• "And So Dies My Clan": Reading Indigenous Literature and Politics Through Trauma Time

    Author(s):
    Charles Gleek (see profile)
    Date:
    2017
    Group(s):
    TC Postcolonial Studies, TM Literary and Cultural Theory
    Subject(s):
    Literary criticism, Postcolonial literature, Trauma
    Item Type:
    Article
    Tag(s):
    Indigenous Peoples
    Permanent URL:
    http://dx.doi.org/10.17613/M6ND4P
    Abstract:
    The interdisciplinary study of indigenous literature and politics is fertile ground for inquiry into understanding how each discipline can inform the work of researchers, practitioners, and students within the humanities and social sciences. Yeremei Aipin’s "And So Dies My Clan" (2010) offers an opportunity to explore the intersection of pluralistic approaches to trauma theory as a way of engaging Siberian indigenous literature. Relying on Jenny Edkins’ (2014) frame of “trauma time” and her four-fold conceptualization of “missing persons” during traumatic experiences, I suggest that Aipin’s essay offers the reader an opportunity to locate specific instances of disruptive events experienced by both individuals and groups in the story with the sociopolitical record of Khanty people's interactions with corporate and state actors in the 20th and 21st century. Characters in Aipin’s essay experience the trauma of property theft, economic disenfranchisement, are subject to asymmetric economic development, and untimely death, which combined with the appropriation and spoiling of sacred, traditional territory and the forced assimilation of Khanty cultural practices, easily connect readers to contemporary political events --including violations of human rights --and social justice concerns for Khanty people in Western Siberia. This approach of linking the study of literature and politics aligns with calls for expanding the intellectual domains of both trauma theory (Rotherberg 2014; Visser 2015) and critical indigenous studies (Moreton-Robinson 2015), and can serve as an epistemological model for future comparative, cross-disciplinary research.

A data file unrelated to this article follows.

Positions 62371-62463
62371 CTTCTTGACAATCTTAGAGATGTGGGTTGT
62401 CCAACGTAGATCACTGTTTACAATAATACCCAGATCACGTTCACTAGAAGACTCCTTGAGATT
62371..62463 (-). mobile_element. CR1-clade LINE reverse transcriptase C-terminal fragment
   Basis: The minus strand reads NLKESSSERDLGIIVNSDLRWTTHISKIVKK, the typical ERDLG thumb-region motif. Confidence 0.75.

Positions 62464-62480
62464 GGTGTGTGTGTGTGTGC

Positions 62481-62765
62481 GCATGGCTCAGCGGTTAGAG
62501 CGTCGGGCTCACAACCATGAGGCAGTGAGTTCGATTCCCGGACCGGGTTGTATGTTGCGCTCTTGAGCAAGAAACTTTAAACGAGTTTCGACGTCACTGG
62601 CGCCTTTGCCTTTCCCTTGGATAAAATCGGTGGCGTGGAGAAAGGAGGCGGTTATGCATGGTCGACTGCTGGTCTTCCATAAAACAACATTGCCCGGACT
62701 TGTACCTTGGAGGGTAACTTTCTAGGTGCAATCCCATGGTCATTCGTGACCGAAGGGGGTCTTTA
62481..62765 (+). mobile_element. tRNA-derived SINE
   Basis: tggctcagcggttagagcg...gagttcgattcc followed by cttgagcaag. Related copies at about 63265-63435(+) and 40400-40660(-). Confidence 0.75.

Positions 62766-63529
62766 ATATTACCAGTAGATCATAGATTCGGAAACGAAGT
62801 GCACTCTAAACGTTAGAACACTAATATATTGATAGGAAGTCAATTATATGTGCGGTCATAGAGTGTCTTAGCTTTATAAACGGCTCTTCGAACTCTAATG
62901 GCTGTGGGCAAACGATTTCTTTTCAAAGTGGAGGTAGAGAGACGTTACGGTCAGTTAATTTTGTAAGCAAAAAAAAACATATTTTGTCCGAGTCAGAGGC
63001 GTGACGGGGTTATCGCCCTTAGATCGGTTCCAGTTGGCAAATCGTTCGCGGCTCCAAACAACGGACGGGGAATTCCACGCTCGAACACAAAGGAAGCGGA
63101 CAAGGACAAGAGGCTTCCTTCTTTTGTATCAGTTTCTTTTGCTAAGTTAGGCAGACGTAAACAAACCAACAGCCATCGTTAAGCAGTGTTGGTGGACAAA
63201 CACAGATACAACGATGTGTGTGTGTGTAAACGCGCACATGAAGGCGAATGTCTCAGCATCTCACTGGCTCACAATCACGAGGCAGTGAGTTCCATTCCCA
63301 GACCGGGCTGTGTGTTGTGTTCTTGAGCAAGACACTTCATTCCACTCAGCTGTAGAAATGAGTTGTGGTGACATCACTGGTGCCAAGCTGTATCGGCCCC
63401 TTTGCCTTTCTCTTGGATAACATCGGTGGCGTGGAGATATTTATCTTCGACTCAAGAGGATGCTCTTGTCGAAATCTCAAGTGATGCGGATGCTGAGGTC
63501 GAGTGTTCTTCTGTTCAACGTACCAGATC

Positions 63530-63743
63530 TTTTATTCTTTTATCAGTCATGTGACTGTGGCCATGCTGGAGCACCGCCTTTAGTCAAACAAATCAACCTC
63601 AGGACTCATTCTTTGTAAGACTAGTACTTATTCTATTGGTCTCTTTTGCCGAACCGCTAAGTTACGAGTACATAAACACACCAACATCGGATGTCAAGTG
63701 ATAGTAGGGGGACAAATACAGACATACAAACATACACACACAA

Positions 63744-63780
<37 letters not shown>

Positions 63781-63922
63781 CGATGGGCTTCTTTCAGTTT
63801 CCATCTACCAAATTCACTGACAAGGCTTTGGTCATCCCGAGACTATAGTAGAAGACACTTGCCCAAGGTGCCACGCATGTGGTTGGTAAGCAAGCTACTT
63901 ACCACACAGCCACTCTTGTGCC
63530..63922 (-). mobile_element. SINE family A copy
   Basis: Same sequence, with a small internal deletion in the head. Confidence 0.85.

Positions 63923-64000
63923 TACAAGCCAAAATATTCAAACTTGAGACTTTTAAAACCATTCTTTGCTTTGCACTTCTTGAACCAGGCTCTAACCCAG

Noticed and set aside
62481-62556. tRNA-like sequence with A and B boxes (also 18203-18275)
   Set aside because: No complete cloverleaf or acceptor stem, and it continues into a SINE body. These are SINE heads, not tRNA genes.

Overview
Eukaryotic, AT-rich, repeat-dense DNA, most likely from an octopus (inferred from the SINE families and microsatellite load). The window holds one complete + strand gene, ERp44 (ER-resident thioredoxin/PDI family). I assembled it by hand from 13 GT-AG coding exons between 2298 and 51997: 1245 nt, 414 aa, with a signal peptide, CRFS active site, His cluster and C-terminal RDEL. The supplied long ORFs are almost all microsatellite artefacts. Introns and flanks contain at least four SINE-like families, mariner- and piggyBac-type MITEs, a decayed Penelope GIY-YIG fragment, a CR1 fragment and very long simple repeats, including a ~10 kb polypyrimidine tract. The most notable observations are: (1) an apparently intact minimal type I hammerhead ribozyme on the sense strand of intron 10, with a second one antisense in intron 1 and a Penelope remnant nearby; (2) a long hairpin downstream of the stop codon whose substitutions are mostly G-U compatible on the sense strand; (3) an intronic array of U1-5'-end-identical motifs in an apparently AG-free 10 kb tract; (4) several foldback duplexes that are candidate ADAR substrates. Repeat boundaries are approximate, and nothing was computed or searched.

Metadata:
    Status:
    Published
    Last Updated:
    3 years ago
    License:
    Attribution-NonCommercial-ShareAlike
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